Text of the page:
INEOS Streaks to the Final

In a single and scintillating race on Saturday in Auckland, INEOS Team UK and Luna Rossa Prada exchanged the lead nine times, giving a welcome hint of the racing to come.

January 25, 2021

Much of the chatter heard round the virtual water cooler on the morning following the Prada Cup’s final round-robin races was less about the undefeated run of INEOS Team UK and its advance to the Finals. It was all about the excitement of a legitimately close sailboat race. Finally, a race that captivated everyone, grumpy curmudgeons and all. It was good, from start to finish. Nine lead changes, with a bit of match racing in between, and a 50-plus-knot boatspeed feather added to the cap of the British challenger, a team that was panned as the slowest in the fleet less than a month ago.

Oh my, how different the game is today, but how true it is that boatspeed remains king, and on this day, the British ruled the seas once again.

The final finish delta of this most memorable match between INEOS Team UK and Luna Rossa Prada Pirelli was a mere 33 seconds on the books, but in reality, it was closer than that. It was all there in one final high-speed cross. For fans of the British team, that port-starboard cross was a real pucker moment. On their final port-tack approach to the finish, the crew of Britannia appeared to have a straight shot to victory, but for one scary second Luna Rossa—closing gauge at full speed from the opposite side of the course—had the British boat locked on target.

Luna Rossa and INEOS
Luna Rossa unsuccessfully attempts to draw a penalty on INEOS Team UK in their final round-robin match. Carlo Borlenghi/America’s Cup

As the two boats closed at full tilt, Luna Rossa starboard helmsman Jimmy Spithill tried his best to draw a penalty, but Britannia cruised past the Italian’s bow and straight to the finish, confident in the cross. The Italian’s protested, but umpires on the water and watching on screens on shore, saw no foul and that was the end of that.

If body language says anything, the look on Sir Ben Ainslie’s face said it all: relief. INEOS Team UK’s win came at the end of a long day for both teams after several postponements by the race committee as they attempted to square the inshore racecourse to a shifty 18- to 22-knot breeze. During the final postponement, INEOS requested a delay to repair its internal mainsail cunningham system. As sailors and shore team members tackled the problem, Luna Rossa had to know their competitor was now compromised.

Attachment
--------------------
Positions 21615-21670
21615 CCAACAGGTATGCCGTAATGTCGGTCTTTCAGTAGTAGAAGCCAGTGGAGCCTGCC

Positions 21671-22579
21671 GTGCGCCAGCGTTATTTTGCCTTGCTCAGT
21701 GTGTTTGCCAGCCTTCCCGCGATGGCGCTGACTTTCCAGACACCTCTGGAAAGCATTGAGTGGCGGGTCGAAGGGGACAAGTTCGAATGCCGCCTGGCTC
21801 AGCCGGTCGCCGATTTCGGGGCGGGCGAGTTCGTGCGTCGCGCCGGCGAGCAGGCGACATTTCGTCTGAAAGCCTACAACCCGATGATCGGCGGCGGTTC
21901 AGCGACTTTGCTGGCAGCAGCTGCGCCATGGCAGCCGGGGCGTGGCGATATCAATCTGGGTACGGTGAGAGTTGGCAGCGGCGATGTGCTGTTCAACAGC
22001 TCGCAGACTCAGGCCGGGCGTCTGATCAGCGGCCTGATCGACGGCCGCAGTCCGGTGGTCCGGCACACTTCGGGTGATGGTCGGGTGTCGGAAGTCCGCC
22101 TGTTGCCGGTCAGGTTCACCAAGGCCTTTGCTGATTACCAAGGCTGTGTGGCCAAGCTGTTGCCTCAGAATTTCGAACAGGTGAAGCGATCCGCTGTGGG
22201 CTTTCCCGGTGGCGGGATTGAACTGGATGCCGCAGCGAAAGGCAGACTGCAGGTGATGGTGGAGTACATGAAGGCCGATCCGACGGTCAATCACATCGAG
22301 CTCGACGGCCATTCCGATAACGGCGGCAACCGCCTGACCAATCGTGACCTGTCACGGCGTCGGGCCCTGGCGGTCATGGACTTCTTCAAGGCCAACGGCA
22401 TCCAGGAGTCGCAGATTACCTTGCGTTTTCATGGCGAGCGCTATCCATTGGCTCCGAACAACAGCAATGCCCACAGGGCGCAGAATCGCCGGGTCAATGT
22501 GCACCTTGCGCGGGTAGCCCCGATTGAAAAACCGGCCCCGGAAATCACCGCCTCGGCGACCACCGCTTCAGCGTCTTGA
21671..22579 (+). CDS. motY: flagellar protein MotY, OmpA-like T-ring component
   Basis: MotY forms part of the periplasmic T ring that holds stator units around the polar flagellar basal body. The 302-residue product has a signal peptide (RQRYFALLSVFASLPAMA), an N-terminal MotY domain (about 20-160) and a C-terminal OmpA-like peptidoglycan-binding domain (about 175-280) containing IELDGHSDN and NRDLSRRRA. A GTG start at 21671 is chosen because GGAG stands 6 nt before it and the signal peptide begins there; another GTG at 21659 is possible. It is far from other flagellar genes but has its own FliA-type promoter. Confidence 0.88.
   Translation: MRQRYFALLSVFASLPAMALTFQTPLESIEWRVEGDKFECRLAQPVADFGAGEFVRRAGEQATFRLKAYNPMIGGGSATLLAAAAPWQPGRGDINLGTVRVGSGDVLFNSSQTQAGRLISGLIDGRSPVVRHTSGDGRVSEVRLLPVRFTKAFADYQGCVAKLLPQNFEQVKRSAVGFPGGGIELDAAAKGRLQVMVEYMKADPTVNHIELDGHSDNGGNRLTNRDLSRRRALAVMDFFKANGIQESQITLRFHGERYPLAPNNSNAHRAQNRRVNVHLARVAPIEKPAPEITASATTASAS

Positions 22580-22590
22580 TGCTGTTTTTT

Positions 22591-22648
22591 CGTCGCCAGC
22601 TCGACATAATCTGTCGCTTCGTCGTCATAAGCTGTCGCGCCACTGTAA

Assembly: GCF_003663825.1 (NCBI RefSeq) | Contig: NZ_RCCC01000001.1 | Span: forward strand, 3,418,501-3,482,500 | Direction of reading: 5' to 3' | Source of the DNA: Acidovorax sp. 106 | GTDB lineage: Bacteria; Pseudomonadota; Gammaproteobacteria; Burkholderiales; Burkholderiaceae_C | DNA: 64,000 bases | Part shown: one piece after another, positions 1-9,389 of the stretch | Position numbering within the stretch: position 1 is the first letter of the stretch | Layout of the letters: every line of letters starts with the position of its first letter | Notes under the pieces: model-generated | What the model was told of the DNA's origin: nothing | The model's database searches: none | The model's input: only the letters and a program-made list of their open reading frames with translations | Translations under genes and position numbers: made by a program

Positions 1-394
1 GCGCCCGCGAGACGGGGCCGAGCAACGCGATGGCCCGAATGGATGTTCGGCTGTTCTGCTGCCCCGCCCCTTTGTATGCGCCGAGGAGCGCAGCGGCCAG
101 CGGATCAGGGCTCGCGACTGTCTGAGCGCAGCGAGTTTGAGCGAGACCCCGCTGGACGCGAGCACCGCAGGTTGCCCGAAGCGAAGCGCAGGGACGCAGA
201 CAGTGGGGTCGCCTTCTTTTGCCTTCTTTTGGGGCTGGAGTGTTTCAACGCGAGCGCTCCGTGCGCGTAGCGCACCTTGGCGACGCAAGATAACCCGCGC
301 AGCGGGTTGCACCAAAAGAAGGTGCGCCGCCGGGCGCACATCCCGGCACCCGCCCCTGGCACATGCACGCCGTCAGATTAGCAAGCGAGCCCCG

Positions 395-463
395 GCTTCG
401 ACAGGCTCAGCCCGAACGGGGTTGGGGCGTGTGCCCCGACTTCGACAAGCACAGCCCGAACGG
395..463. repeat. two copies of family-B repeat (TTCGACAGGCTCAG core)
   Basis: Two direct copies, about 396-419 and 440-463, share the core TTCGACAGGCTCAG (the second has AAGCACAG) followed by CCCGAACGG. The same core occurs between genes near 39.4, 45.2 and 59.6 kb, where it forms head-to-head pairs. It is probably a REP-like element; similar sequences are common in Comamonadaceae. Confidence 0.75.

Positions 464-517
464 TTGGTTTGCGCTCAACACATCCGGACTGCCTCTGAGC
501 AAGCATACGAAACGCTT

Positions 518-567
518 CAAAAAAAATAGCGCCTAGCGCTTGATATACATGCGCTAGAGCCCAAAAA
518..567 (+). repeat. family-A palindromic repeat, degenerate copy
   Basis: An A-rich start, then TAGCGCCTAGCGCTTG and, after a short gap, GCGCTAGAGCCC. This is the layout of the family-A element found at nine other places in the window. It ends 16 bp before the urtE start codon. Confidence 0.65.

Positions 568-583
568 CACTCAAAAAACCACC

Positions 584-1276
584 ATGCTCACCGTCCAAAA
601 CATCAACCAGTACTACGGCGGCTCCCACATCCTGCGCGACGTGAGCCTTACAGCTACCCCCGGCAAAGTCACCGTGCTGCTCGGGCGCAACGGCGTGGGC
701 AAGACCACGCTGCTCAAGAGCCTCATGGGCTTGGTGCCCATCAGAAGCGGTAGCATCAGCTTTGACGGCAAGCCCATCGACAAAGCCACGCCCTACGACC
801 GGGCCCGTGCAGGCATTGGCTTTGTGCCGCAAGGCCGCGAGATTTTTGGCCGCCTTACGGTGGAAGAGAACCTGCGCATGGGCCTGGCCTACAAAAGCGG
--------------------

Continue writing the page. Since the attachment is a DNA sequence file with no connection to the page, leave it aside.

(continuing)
After fairly conservative pre-starts by each team, both boats approached the pin-end on starboard at full speed. Luna Rossa was a few seconds early, however, and slowed just enough to give INEOS Team UK a strong position to weather. Holding the Italians to the port boundary, INEOS was the first to tack away onto port and had an open racecourse all to themselves. But Luna Rossa is plenty quick, and as Ainslie and Co., tacked at the right-side boundary the two boats met again. Here the Italians had only one move in the playbook, a leebow tack, which would give them control once again. It wasn’t the precision maneuver they needed, however, and INEOS was able to execute its strategy, turning through the first weather gate with Luna Rossa a mere 2 seconds behind.


The two AC75s drag raced down the right side of the course, on port jibe with Luna Rossa sailing lower and faster—perhaps a result of INEOS being unable to manipulate its cunningham system. The British, however, had a windshift in their favor as they hooked around the starboard gate mark and momentarily extended their lead as the two teams split. But as the wind shifts one way, it’s bound to shift the other way eventually. This time, the Italian’s hooked into a more favorable breeze and led through the next weather gate. The tables had turned with a 19-second delta in favor of Luna Rossa.

After another split down the run, Ainslie and Co., chipped away at the Italians’ lead and followed them through the fourth gate. A beautifully executed rounding tack—demonstrating that Ainslie now has full confidence in his boat and his team—forced another split. The Italians were quick to tack and cover. In the next cross, Ainslie safely passed behind and sprinted to the right side of the racecourse, sniffing out the next windshift and eventually retaking control of the race as they foiled through the final windward gate—separated by a single second on the clock.

After switching sides and swapping the lead a few times on the final heart-stopping run they came together once more in what will be remembered as the highlight moment of the semifinals (aside from American Magic’s capsize, of course). INEOS, on port, had the cross—just barely it seemed. Spithill did his best to show the umpires he had to maneuver to avoid them, but it wasn’t enough. The umps weren’t buying it.


Two “ghost-race” starts that followed were procedural because of the absence of American Magic, so both INEOS and Luna Rossa earned an additional point, but those points didn’t matter in the end as INEOS had already punched its ticket to the Finals.

While the Brits will take full advantage of three weeks of recovery and development, Luna Rossa will meet American Magic on January 29 in the first-to-four semi-finals. Reports from within the American team, reinforced by skipper Terry Hutchinson in the post-racing press conference, confirm the repair is going to plan and the team will be on the water later this week. The monumental task ahead for them cannot be understated.

INEOS Team UK’s turnaround performance is certainly the running story of the regatta thus far, but should the American phoenix rise from the ashes and defeat Luna Rossa, what an amazing story that would be, another incredible chapter in an event proving to be anything but predictable.


More Racing